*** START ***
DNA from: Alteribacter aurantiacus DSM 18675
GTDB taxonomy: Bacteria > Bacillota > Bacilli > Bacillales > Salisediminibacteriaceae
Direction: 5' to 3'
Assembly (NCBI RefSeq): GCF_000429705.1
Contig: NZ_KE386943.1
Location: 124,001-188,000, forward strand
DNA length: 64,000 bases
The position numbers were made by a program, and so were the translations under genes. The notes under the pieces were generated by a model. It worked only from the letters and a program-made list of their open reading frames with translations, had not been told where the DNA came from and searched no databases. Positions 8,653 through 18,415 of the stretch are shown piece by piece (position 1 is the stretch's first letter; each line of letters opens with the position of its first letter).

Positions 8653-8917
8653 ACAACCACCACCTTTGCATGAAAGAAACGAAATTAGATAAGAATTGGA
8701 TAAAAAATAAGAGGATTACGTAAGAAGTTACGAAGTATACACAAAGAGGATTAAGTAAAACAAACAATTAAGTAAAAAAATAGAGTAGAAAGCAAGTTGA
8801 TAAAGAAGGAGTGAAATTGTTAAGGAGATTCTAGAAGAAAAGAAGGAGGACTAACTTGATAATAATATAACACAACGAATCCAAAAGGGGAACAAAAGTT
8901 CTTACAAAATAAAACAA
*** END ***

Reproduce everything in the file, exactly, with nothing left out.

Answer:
DNA from: Alteribacter aurantiacus DSM 18675
GTDB taxonomy: Bacteria > Bacillota > Bacilli > Bacillales > Salisediminibacteriaceae
Direction: 5' to 3'
Assembly (NCBI RefSeq): GCF_000429705.1
Contig: NZ_KE386943.1
Location: 124,001-188,000, forward strand
DNA length: 64,000 bases
The position numbers were made by a program, and so were the translations under genes. The notes under the pieces were generated by a model. It worked only from the letters and a program-made list of their open reading frames with translations, had not been told where the DNA came from and searched no databases. Positions 8,653 through 18,415 of the stretch are shown piece by piece (position 1 is the stretch's first letter; each line of letters opens with the position of its first letter).

Positions 8653-8917
8653 ACAACCACCACCTTTGCATGAAAGAAACGAAATTAGATAAGAATTGGA
8701 TAAAAAATAAGAGGATTACGTAAGAAGTTACGAAGTATACACAAAGAGGATTAAGTAAAACAAACAATTAAGTAAAAAAATAGAGTAGAAAGCAAGTTGA
8801 TAAAGAAGGAGTGAAATTGTTAAGGAGATTCTAGAAGAAAAGAAGGAGGACTAACTTGATAATAATATAACACAACGAATCCAAAAGGGGAACAAAAGTT
8901 CTTACAAAATAAAACAA